Tres Riches Heures for the Duc de Berry, by Limbourg brothers, begun 1413-16, Chantilly, Musee Conde

Tres Riches Heures for the Duc de Berry, by Limbourg brothers, begun 1413-16, Chantilly, Musee Conde


Tres_Riches_Heures_August_Limbourg_Duc_de_Berry_c1413-16

Tres Riches Heures August Limbourg Duc de Berry c1413-16

AUGUST The month of hawking; the nobles, carrying falcons, are
going hunting while in the background peasants are harvesting
and swimming in the river. Behind them is the Chateau
d’Etampes.

The Tres Riches Heures is the classic example of a medieval book of hours. This was a collection of the text for each liturgical hour of the day – hence the name – which often included other, supplementary, texts. Calendars, prayers, psalms and masses for certain holy days were commonly included.
The pictures in this directory are from the calendar section of the Tres Riches Heures. This was painted some time between 1412 and 1416 and is arguably the most beautiful part of the manuscript; it is certainly the best known, being one of the great art treasures of France. In terms of historical and cultural importance, it is certainly equal to more famous works such as the Mona Lisa, marking the pinnacle of the art of manuscript illumination.

WHO PAINTED THE TRES RICHES HEURES?
The Tres Riches Heures was painted by the Limbourg brothers, Paul, Hermann and Jean. They came from Nimwegen in what is now Flanders but were generally referred to as Germans. Very little is known about them; they are believed to have been born in the late 1370s or 1380s and were born into an artistic family, their father being a wood sculptor and their uncle being an artist working variously for the French Queen and for the Duc de Bourgogne.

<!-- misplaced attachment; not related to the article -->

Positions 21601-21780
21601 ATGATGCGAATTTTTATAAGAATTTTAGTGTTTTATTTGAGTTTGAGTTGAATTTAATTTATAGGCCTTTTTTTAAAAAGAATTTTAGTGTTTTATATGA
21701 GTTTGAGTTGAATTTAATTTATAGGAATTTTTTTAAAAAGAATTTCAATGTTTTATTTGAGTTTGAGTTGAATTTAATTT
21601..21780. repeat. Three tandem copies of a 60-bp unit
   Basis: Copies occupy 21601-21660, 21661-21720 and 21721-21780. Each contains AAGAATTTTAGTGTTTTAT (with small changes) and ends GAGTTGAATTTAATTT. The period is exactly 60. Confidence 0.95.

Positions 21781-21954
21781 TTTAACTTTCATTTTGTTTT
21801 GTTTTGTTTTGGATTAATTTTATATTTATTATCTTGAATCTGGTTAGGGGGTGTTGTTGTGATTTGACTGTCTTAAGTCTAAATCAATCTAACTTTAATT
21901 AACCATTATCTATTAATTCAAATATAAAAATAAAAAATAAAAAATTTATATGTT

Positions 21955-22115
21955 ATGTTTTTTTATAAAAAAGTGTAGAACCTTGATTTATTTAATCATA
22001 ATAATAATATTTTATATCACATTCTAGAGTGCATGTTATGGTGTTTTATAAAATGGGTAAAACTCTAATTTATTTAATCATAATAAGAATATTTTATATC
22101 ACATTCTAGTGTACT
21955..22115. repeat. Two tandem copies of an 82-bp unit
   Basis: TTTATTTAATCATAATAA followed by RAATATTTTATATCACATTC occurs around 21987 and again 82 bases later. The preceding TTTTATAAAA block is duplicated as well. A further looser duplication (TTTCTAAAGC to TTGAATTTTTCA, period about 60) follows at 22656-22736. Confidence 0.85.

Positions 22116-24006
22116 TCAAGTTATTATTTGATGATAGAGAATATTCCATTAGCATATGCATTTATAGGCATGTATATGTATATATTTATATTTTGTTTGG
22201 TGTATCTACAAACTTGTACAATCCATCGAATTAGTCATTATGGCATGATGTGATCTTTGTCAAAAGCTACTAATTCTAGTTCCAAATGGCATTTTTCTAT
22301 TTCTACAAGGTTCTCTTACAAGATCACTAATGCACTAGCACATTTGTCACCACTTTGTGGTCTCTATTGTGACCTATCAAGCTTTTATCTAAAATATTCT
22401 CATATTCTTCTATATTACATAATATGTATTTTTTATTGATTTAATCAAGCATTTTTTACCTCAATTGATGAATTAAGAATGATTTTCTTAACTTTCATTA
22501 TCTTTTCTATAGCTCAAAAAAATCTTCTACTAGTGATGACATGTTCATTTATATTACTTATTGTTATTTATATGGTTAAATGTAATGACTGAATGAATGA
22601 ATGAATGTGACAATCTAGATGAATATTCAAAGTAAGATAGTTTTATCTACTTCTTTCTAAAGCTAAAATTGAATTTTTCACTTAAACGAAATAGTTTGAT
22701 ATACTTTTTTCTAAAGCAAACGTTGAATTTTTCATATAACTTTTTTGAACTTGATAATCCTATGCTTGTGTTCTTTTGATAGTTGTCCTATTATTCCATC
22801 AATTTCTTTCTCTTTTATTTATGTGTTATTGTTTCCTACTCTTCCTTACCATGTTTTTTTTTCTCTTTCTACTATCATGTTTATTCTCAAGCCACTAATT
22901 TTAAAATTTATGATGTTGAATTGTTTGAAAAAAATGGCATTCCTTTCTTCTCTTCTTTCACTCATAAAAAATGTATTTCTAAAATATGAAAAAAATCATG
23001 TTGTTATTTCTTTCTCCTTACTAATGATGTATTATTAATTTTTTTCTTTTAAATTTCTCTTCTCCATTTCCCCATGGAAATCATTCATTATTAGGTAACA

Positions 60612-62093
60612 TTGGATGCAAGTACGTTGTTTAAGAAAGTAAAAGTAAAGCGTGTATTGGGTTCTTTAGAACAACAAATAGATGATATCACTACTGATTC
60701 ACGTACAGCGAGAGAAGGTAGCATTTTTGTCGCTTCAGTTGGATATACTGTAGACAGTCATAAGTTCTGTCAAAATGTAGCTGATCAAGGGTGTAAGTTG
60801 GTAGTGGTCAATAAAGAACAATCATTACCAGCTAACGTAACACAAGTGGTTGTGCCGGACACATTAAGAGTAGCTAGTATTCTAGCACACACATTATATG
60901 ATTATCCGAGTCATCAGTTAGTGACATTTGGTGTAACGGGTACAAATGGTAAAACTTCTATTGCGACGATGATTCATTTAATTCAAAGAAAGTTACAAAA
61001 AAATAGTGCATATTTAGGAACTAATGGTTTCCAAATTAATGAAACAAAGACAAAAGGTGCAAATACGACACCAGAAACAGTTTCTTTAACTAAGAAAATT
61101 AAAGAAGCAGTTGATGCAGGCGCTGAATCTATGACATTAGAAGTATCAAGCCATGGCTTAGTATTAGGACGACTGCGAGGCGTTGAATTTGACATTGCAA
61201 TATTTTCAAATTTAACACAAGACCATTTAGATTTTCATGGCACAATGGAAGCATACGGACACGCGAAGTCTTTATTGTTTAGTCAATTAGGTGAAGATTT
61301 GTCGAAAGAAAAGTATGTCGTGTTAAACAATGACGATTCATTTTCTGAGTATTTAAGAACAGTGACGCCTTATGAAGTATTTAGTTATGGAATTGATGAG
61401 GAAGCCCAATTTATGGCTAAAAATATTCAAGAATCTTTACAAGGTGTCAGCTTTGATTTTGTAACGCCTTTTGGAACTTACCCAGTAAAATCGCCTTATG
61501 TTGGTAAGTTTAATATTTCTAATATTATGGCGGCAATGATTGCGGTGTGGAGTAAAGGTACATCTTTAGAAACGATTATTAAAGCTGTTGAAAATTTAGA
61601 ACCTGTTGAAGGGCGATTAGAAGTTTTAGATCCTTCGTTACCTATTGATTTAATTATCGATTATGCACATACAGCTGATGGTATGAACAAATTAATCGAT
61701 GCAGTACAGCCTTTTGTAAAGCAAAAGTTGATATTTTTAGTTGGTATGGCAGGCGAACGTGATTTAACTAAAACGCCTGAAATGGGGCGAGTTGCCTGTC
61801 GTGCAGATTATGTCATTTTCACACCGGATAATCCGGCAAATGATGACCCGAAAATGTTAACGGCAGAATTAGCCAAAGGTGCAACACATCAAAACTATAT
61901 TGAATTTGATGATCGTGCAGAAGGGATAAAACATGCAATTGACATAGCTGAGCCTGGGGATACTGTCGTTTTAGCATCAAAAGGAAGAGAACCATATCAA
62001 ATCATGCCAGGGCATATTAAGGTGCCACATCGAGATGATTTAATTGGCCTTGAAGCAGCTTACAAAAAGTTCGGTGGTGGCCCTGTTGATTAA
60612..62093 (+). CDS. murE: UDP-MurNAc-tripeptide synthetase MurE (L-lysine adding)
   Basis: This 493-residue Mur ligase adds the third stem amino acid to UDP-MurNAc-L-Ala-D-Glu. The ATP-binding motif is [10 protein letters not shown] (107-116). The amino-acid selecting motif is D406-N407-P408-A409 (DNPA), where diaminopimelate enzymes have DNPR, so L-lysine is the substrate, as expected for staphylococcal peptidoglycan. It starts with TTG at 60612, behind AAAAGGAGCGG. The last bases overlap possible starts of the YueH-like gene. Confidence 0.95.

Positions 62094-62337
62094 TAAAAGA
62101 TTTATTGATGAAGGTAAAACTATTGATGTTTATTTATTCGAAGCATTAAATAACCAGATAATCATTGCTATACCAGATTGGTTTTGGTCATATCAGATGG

They seem to have followed in their uncle’s footsteps and by 1402 had entered into the service of the Duc de Bourgogne as artists. By 1408 they had entered the service of Jean, Duc de Berry, one of the most notable (and richest!) art lovers in France. They are known to have executed several other pieces of work apart from the Tres Riches Heures but most of these, with the major exception of the Tres Belles Heures, seem to have been lost. In around February 1416 all three Limbourg brothers died before the age of thirty, apparently killed by an epidemic.

WHO WAS THEIR PATRON?
Jean de Berry was one of the highest nobles in 15th-century France – his brothers were King Charles V, the Duc d’Anjou and the Duc de Bourgogne, and his nephews were King Charles VI and the Duc d’Orleans. He was inevitably involved in politics as a result of his position and was identified with the Armagnac anti-Burgundian faction, as a result of which his property was attacked on several occasions by pro-Burgundian mobs. (On one such occasion, in 1411, his Chateau de Bicetre was burned to the ground, destroying many of the works of the Limbourgs). In 1416 he died, apparently broken-hearted at the destruction of the French monarchy at Agincourt the previous year.
He was the medieval world’s greatest connoisseur of the visual arts, with a particular fondness for jewels, castles, works of art and exotic animals. Among his extraordinarily varied collection were chateaux such as Saumur and Bicetre, rubies weighing up to 240 carats, a collection of ostriches and camels and – most importantly from our point of view – a magnificent collection of books. He owned astronomical treatises, mappa mondes, and a large number of religious books: 14 Bibles, 16 psalters, 18 breviaries, 6 missals and no less than 15 Books of Hours, including of course the Tres Riches Heures.